Fireball committee member Michelle Lambert said the Fireball is only about raising money for big ticket items.

“People are still contributing from the community to the brigades in other ways,” she said.

For instance, Warrandyte Community Bank contribute $50,000 per year to our local CFAs.

“The bank also gave Fireball a grant and [when the venue was moved] they came in and put on the busses,” continued Ms Lambert.

The Fireball Committee is not resting on its laurels, it is in the process of providing a model for taking Fireball to other communities and is planning for the next Fireball event in 2019.

“When the government has a clearer idea of what the new fire service is going to look like, we can go to the community saying this is it, and this is the shortfall and this is what we are intending to do,” she said.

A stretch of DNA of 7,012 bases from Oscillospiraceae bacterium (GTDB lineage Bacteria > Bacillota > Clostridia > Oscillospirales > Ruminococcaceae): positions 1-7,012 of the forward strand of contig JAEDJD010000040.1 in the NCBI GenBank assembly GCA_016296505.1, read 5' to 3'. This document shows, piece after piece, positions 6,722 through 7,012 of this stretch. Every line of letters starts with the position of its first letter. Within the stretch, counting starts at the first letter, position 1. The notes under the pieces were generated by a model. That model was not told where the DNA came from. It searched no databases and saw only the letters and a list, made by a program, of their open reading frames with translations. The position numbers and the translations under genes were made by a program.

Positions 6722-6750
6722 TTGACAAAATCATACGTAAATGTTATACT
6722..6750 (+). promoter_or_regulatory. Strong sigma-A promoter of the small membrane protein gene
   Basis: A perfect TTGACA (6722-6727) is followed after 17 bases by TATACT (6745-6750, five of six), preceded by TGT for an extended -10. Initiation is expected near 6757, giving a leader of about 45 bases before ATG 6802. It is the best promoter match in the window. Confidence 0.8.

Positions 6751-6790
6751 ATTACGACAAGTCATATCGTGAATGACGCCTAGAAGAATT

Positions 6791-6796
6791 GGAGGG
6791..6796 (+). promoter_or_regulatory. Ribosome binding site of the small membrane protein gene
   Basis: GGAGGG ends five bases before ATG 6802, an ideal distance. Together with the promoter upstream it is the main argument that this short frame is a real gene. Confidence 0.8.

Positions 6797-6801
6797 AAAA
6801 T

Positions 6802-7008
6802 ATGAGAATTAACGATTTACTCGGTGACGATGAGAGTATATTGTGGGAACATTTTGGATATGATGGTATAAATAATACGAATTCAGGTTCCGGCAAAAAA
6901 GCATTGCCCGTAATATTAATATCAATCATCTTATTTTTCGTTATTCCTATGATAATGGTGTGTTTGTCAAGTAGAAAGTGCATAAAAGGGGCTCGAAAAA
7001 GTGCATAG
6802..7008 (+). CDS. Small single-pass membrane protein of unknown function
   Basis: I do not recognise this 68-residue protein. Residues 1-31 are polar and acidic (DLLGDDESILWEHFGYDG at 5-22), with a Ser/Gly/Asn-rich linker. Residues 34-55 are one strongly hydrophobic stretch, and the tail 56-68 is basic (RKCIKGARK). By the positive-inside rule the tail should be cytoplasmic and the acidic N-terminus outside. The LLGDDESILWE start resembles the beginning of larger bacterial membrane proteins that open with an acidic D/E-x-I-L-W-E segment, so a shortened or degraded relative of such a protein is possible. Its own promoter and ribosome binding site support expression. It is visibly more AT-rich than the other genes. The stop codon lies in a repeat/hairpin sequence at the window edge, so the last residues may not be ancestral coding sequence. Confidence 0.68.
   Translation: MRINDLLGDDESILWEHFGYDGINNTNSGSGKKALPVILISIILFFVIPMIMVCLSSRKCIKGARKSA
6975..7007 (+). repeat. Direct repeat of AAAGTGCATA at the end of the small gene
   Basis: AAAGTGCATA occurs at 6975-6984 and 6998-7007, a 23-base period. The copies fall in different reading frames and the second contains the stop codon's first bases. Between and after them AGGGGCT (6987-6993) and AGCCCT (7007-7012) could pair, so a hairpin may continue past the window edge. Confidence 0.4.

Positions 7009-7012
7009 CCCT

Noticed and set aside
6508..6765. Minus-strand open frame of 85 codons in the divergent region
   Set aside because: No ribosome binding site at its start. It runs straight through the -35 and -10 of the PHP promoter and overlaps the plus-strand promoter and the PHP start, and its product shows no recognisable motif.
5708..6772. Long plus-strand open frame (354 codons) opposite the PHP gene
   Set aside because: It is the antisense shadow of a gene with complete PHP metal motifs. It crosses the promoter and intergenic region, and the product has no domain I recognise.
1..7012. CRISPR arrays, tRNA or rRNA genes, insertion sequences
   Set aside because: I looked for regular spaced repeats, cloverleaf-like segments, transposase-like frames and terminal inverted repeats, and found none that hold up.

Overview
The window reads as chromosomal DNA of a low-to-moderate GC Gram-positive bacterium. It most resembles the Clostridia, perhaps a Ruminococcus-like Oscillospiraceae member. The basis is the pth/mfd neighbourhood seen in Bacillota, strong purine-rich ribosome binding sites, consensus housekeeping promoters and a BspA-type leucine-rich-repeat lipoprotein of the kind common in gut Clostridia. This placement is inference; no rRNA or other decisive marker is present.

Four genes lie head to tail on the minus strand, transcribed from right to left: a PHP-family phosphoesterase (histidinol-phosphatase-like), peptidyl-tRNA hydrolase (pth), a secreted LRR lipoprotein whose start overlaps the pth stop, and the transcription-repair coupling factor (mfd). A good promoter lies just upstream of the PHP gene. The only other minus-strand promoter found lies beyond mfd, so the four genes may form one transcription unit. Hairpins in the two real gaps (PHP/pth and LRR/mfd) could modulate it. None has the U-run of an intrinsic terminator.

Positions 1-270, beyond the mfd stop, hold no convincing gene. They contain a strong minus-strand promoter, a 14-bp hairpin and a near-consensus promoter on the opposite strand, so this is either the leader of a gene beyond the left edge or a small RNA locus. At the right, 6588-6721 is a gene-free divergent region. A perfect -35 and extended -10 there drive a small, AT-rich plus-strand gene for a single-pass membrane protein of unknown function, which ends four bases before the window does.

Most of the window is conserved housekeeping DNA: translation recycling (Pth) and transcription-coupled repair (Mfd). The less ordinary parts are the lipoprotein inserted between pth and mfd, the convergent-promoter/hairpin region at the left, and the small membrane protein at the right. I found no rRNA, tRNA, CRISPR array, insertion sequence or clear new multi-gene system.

Warrandyte’s slip-on goes into service this week, ready for the upcoming fire season and will turn out for local incidents and be part of strike teams around the state and potentially around the country.

Taking power underground

By SANDI MILLER

COMMUNITIES in high-risk bushfire areas such as North Warrandyte could benefit from an initiative to bury powerlines, which will significantly reduce the risk to lives and property from bushfires.On February 7, 2009 Victoria suffered the deadliest bushfires in its history.

The subsequent Victorian Bushfires Royal Commission found that uninsulated overhead powerlines were the cause of many of these fires, and recommended the Victorian Government contribute towards the cost of replacing these lines, starting in highest priority areas.